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In one of its final acts, SRC gives Hite a report card

He gets high marks across the board and a raise tied to what teachers are getting

This article was originally published in The Notebook. In August 2020, The Notebook became Chalkbeat Philadelphia.

The School Reform Commission, days before it is scheduled to disband, gave Superintendent William Hite a report card calling his leadership “exceptional” and rating him “proficient” or “distinguished” in all areas.

“Under Dr. Hite’s sound and stable guidance, the District has emerged from deeply challenging years, regained financial stability, returned to local control, and seen the beginning of district-wide academic growth,” said a statement released today accompanying the evaluation.

Hite will get a salary increase for only the second time since he became superintendent in 2012. The Philadelphia Federation of Teachers and the District went five years without a new teachers’ contract, during which teachers got no salary boosts. The stalemate was finally resolved in 2016.

In 2015, Hite signed an extended contract through August 2022 that tied any future salary increase for himself to the average base salary increase for teachers.

With the 1.927 percent increase, his annual salary is now $317,902.

The current evaluation includes no bonus.

On a four-point scale (1 being the highest), Hite was rated a 1 or 2 in all domains. He got his highest marks for systems leadership, District operations and management, communications and community relations, and professionalism. He was rated slightly lower on human resources management, and student growth and achievement.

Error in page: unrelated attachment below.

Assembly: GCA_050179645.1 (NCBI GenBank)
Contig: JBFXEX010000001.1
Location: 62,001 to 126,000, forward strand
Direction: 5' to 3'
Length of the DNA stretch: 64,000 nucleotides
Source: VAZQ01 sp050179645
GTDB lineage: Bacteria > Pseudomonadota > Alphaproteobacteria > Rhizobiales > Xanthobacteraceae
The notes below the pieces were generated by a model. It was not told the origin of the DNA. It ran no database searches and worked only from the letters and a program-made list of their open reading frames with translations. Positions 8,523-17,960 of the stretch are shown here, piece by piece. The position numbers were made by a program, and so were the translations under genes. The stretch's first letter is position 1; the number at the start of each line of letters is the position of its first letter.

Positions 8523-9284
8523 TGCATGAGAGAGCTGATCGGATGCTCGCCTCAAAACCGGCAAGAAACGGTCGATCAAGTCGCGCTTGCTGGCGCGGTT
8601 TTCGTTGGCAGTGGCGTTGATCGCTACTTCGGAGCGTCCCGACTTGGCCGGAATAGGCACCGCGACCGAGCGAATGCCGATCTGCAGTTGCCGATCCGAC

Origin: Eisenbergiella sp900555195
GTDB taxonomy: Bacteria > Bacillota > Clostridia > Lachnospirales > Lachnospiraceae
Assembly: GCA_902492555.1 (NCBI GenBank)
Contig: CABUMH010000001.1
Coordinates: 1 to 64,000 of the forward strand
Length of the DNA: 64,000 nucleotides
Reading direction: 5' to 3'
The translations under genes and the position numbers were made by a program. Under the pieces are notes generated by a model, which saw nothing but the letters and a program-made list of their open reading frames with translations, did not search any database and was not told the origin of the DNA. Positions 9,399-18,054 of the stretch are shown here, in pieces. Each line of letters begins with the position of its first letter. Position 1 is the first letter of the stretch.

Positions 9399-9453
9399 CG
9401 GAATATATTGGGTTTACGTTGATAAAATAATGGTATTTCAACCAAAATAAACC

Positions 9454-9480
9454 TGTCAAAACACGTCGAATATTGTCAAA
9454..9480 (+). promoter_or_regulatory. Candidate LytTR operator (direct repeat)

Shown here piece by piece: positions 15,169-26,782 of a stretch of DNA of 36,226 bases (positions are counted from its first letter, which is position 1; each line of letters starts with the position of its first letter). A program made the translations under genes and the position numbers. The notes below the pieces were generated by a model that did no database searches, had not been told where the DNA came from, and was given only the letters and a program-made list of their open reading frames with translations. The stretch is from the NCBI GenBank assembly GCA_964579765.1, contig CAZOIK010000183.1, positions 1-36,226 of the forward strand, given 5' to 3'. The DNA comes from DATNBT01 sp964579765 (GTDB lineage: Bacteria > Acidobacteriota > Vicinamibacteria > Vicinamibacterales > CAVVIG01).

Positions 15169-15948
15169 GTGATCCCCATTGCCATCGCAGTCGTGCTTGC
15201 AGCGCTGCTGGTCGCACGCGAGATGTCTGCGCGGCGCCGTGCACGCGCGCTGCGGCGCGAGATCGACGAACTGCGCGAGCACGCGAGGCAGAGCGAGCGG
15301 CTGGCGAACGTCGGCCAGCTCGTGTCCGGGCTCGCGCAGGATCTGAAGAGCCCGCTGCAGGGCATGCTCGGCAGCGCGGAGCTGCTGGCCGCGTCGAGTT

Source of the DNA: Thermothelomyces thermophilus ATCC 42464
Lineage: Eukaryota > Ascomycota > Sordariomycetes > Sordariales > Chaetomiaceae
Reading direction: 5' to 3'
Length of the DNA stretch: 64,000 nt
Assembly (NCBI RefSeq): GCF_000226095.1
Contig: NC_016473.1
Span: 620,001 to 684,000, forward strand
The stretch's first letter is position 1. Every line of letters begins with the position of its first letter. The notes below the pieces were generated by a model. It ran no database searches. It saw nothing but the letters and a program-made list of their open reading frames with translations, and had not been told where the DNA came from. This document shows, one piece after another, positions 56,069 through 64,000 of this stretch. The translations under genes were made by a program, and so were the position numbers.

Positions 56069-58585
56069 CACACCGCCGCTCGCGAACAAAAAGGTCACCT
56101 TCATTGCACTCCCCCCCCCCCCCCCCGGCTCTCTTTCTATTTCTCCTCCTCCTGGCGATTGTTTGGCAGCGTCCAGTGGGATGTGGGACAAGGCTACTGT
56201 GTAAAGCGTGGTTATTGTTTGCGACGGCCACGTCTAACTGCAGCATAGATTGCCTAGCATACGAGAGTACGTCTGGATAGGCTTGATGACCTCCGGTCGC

The SRC gave Hite the highest marks for working collaboratively with the commission to develop a vision, for identifying and rectifying problems, and ensuring that best practices are used in many domains, including curriculum and instruction. It said he is an effective manager, a good communicator both internally and externally, and deserves the highest rating for modeling “professional decision-making processes and ethical standards.”

Its overall conclusion: “Despite these notable gains, immediate and significant challenges remain. We thank Dr. Hite for continuing to approach these challenges head-on with the sustained urgency and dedication Philadelphia’s students deserve.”

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